Academic Cenk Yiğiter, who was dismissed from the Ankara University law faculty under a state of emergency decree-law, has not been allowed to study at the communication faculty of the same university despite passing the entrance examination.
Ankara University added an article to a regulation issued on Aug. 8, 2017 and said students who earned the right to register at the university shall not have been dismissed from public service.
Yiğiter, who was planning to study in the radio, television and cinema department of Ankara University, where he used to work as an academic, said even a murderer and convicted criminal would be able to benefit from the fundamental right to an education, from which he is barred due to being dismissed under a government decree on Jan. 6, 2017.
“This has to do with the right to an education. Think of a murderer or a criminal who did something against humanity. Even if they are convicted of a crime, they can be a student at Ankara University. They can come and register if they pass the exam. We had students like that. A fundamental right enjoyed by a murderer cannot be exercised by those of us who have been dismissed by a KHK [government decree]. Then I am no longer a human being.”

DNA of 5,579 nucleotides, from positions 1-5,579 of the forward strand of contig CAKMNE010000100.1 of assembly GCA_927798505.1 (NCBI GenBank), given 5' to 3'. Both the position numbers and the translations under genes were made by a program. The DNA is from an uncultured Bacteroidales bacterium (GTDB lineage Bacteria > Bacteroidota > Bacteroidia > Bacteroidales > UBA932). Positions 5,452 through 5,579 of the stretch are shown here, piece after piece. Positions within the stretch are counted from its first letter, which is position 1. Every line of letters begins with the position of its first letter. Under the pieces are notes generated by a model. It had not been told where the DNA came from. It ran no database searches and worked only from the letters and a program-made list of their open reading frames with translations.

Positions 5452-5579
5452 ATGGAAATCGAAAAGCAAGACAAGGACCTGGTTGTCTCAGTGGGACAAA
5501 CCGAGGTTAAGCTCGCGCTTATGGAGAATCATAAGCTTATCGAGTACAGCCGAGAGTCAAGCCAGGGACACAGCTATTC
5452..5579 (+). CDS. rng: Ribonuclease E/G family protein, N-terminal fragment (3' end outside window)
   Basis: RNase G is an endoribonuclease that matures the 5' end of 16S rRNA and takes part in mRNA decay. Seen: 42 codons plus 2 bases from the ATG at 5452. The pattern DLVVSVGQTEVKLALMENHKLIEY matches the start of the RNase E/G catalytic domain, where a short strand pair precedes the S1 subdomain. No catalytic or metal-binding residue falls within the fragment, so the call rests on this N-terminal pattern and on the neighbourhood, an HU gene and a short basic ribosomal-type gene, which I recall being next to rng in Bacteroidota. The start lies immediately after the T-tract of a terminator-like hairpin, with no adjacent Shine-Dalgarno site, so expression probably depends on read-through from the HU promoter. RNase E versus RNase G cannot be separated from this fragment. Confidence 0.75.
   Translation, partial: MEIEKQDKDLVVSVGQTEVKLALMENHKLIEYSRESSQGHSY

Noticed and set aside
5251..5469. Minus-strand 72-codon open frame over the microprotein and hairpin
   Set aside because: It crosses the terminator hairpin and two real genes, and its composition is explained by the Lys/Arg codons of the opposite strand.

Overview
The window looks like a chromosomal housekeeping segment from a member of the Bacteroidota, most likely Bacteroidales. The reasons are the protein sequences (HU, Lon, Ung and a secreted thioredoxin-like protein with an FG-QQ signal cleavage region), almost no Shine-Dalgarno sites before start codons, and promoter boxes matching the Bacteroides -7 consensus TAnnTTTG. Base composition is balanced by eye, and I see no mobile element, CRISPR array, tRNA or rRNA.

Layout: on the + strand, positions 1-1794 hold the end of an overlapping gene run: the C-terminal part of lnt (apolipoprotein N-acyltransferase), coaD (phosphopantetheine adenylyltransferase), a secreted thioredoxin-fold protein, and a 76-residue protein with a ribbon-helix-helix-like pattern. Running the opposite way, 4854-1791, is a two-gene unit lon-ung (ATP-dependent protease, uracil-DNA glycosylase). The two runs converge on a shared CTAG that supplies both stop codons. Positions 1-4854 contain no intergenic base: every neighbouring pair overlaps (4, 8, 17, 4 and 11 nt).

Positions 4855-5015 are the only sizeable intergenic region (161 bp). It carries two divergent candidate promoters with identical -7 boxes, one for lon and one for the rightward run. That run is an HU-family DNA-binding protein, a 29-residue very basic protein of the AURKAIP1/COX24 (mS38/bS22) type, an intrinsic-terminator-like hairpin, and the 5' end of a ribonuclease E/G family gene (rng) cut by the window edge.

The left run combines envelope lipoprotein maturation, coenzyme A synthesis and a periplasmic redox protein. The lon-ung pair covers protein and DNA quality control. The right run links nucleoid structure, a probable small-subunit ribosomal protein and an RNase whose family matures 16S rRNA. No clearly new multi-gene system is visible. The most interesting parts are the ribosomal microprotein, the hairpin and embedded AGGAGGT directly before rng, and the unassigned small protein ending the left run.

“A regulation that can only be approved by Parliament has been made against me by Rector Erkan İbiş, which means a bureaucrat has seized the powers of legislation,” said Yiğiter.
According to a BBC Turkish report, a total of 23,427 academics have been affected by a state of emergency that was declared following a failed coup attempt on July 15, 2016.
The report said at least 23,427 academics either lost their jobs at universities when their contracts were terminated or were dismissed from their positions, or the universities where they worked were closed down by the government after Sept. 1, 2016.